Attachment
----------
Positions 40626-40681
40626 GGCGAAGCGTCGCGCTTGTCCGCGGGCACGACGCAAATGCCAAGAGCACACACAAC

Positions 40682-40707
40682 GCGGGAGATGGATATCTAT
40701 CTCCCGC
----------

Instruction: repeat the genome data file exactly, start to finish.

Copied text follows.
Positions 40626-40681
40626 GGCGAAGCGTCGCGCTTGTCCGCGGGCACGACGCAAATGCCAAGAGCACACACAAC

Positions 40682-40707
40682 GCGGGAGATGGATATCTAT
40701 CTCCCGC